EGU21-7846, updated on 12 Jan 2022
EGU General Assembly 2021
© Author(s) 2022. This work is distributed under
the Creative Commons Attribution 4.0 License.

Dealing with uncertainties in assessing geomorphic change. Spatially estimating structure-from-motion precisions using a block-resampling approach.

Florian Strohmaier1, Jason Goetz1, and Sam McColl2
Florian Strohmaier et al.
  • 1GIScience Group, Department of Geography, Friedrich-Schiller Universität Jena, Jena, Germany
  • 2Geosciences Group, School of Agriculture & Environment, Massey University, Palmerston North, New Zealand

Structure-from-Motion – Multi-View Stereo (SfM-MVS) has become a widely used approach in the study of Earth surface processes to reconstruct high-resolution topography (HRT) models. Starting in the early 2010s, it has become a cheap, flexible and user-friendly alternative to aerial/terrestrial laser scanning in geosciences and in change detection analyses in particular. In this context, previous work has dealt with the spatial distribution of error and with appropriately accounting for uncertainty estimates of such models in change detection results. However, error distribution and propagation are still not widely accounted for in standard analyses: Various sources of error result in complex distribution of model precision and accuracy. This poses challenges on study effort and complexity.

In this study, we developed a novel approach for obtaining spatially distributed estimates of precision for SfM-MVS derived digital elevation models (DEM). We applied block resampling to simulate repeatedly surveyed flights. This approach allows us to create multiple independently-resampled image sets that capture the general geometry of the original survey for SfM-MVS reconstruction. In a case study of observing erosion and deposition patterns of a highly active badass gully (Mangatu fluvio–mass movement gully complex, East Coast, NZ) we simulated 20 repeated flights (i.e. images sets) for images acquired from UAVs in 2018 and 2019. The subsequent precisions were used for deriving confidence intervals for sediment budgets. Overall, the precision estimates in open-terrain matched well with previous studies based on repeated surveys (~ <5cm). Weaker precisions were observed in areas of vegetation or where viewing angles could be obstructed by surrounding vegetation. The simulated DEMs, which were based on the mean value for each grid cell across the simulations, were in good agreement with the original reconstructed scene: differences were mainly less than 2 cm for most of the exposed erosion and deposition areas.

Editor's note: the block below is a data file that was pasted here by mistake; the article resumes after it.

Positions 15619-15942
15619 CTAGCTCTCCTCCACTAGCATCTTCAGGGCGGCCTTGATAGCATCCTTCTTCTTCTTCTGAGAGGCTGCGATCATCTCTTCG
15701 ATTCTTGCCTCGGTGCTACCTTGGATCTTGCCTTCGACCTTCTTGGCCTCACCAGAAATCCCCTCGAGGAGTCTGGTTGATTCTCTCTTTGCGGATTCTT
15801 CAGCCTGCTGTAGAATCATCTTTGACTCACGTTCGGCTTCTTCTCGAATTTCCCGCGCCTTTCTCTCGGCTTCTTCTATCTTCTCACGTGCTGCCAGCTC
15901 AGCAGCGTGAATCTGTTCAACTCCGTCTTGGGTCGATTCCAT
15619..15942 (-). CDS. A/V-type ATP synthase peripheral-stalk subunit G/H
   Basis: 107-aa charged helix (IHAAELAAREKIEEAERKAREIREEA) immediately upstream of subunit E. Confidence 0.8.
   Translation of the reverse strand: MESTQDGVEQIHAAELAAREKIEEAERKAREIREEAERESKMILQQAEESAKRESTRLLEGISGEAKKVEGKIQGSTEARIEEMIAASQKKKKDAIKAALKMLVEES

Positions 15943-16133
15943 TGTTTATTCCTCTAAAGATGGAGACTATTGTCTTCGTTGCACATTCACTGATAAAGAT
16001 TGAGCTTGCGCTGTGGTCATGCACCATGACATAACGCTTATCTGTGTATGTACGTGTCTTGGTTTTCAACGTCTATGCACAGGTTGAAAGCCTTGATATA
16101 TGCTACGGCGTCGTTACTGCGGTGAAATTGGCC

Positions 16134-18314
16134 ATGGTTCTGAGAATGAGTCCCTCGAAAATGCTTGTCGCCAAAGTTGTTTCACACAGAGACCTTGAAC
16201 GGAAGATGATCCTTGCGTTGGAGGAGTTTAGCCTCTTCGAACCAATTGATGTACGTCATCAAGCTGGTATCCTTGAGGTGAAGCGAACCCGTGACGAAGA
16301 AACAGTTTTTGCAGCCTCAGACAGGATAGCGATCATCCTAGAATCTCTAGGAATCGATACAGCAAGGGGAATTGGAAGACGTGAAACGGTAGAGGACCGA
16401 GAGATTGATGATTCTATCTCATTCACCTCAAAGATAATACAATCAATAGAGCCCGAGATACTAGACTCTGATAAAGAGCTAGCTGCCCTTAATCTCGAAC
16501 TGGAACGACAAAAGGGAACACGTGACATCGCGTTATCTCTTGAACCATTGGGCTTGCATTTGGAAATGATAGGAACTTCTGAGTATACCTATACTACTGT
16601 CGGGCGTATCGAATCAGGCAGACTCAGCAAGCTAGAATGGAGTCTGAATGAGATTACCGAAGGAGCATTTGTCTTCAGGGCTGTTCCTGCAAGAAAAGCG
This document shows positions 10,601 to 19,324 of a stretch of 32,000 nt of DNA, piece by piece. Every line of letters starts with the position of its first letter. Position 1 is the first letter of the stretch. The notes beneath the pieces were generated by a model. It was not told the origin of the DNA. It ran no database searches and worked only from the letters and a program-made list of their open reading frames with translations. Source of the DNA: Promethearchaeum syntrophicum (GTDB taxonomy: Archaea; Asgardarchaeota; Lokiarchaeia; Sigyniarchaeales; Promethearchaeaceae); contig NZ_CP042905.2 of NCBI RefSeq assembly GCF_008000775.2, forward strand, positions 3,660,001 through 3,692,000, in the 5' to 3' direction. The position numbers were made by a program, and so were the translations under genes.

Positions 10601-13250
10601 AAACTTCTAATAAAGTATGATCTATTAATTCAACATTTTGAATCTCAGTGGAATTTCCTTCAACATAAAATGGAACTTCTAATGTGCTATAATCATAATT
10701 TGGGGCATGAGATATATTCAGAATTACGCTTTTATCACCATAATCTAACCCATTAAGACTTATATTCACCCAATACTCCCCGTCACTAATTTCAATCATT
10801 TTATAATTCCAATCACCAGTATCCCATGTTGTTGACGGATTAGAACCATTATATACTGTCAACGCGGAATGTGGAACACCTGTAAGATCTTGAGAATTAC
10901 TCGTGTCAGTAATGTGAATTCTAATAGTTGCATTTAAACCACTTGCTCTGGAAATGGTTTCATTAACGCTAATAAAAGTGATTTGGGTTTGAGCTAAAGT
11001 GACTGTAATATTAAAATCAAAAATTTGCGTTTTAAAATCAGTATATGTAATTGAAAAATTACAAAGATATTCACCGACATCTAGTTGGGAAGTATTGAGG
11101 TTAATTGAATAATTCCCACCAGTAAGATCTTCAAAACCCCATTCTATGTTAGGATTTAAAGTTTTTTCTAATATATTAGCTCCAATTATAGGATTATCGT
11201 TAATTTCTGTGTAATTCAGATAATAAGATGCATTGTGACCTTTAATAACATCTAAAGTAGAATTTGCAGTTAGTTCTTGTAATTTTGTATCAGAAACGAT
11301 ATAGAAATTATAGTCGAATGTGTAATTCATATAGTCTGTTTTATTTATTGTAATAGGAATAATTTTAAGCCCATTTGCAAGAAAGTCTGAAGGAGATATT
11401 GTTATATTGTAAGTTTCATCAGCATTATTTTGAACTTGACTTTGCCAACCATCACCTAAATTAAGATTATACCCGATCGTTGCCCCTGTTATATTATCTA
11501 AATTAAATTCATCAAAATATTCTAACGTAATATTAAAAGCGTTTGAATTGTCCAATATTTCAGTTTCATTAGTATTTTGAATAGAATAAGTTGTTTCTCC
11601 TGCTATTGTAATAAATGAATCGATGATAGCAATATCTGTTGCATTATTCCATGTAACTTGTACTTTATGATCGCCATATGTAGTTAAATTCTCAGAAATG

We estimated volumetric net change to be within [– 113.07;–101.48]×1000m³ with 95% confidence between April 2018 and April 2019. Gross sediment erosion was [–123.07;–111.73]×1000m³; gross deposition was [8.9;11.7]×1000m³ in the same time frame. This is well within findings of previous studies. However, compared to these, we could substantially improve the precision of uncertainty estimates. While computationally intensive, our method is able to reduce field work compared to similar studies. It additionally has the advantage of computing precisions that account for uncertainties in both SfM and MVS reconstruction algorithms. This means that SfM-MVS precisions can be computed on past surveys given the images were taken with sufficient overlap, as we demonstrated in our case study.

How to cite: Strohmaier, F., Goetz, J., and McColl, S.: Dealing with uncertainties in assessing geomorphic change. Spatially estimating structure-from-motion precisions using a block-resampling approach., EGU General Assembly 2021, online, 19–30 Apr 2021, EGU21-7846,, 2021.


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